The UK hybrid mismatch rules in TIOPA 2010 Part 6A were introduced to counteract cross-border mismatches and may deny or restrict deductions or bring income into charge depending on the nature of the relevant mismatch. Financing is a key area where the application of these rules needs to be considered. As noted above, the rules apply before the application of the CIR rules.
As there is no motive test, full consideration should be given to how cross-border transactions will be treated for tax purposes in relevant overseas territories. This involves a full review of the acquirer’s funding commitments. Assumptions regarding the overseas treatment of finance can be misunderstood or overlooked. Open to counteraction is a scenario where an overseas entity has made elections to treat subsidiaries, including UK companies, as branches.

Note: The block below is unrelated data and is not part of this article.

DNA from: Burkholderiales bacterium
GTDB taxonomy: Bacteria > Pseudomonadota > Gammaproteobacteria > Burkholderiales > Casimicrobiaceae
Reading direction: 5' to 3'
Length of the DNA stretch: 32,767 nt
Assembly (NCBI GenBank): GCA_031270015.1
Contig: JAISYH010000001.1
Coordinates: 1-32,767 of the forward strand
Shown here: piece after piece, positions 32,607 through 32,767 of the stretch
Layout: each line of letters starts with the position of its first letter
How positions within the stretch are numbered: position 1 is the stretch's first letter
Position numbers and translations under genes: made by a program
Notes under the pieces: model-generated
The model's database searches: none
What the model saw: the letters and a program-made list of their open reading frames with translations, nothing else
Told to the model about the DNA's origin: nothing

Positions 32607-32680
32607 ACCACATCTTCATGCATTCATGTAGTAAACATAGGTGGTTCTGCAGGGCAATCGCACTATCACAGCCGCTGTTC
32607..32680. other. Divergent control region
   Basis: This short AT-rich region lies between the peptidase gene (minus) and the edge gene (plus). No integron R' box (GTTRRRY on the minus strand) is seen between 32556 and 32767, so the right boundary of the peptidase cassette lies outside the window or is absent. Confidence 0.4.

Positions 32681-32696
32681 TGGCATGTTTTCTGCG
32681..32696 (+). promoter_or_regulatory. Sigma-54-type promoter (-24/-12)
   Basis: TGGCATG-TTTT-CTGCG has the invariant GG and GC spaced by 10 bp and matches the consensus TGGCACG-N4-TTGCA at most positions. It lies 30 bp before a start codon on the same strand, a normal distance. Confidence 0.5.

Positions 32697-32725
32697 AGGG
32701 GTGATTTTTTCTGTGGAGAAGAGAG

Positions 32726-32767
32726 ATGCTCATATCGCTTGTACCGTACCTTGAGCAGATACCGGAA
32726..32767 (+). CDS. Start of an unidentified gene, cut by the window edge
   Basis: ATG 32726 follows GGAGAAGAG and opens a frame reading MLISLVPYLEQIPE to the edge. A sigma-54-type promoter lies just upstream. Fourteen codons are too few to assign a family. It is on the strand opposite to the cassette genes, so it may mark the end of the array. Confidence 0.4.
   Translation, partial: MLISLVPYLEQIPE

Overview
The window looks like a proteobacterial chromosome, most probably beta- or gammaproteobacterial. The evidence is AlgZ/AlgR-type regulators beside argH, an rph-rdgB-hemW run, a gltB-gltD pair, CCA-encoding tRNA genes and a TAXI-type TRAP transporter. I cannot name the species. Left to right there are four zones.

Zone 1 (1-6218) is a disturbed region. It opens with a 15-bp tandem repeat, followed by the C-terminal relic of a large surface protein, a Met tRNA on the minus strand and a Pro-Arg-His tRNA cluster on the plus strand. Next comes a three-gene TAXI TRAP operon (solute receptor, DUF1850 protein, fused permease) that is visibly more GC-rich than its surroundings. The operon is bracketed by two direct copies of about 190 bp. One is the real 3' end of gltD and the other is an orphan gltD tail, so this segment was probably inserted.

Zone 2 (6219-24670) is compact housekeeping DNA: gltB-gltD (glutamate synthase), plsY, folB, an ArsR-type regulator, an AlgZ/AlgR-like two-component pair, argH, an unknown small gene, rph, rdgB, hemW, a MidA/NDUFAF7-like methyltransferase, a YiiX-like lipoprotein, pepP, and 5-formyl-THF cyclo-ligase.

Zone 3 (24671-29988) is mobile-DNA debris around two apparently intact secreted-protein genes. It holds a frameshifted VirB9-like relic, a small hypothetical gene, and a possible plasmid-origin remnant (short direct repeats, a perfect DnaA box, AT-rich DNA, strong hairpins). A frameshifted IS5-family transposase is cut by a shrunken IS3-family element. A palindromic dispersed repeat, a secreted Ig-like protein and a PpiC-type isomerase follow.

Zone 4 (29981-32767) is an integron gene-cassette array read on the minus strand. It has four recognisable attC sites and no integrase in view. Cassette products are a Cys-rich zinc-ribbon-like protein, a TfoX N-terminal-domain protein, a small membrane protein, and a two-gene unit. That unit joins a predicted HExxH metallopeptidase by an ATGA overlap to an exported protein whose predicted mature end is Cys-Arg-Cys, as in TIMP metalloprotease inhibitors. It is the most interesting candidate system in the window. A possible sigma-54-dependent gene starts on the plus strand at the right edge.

The key recommendation here is to ensure that the overseas finance and advisory teams are aware of the potential for UK adjustments if there would not be counteraction in another jurisdiction. Procedures must be put in place to ensure that UK finance teams are consulted regarding any future overseas transactions or planning which could affect UK deductions.
As noted, jurisdictions such as Cyprus provide for NIDs to be claimed by entities which finance their operations through new equity and allow deductions to be claimed against income. Such incentives may then have some further influence on how finance is introduced into the UK. The OECD has not included NIDs within BEPS actions, although certain jurisdictions (such as the US) do include NIDs within the scope of their mismatch rules.
One area of increasing focus in the current economic climate is the position regarding the acquisition of companies which are party to loan relationships with third party lenders where the loans have been impaired.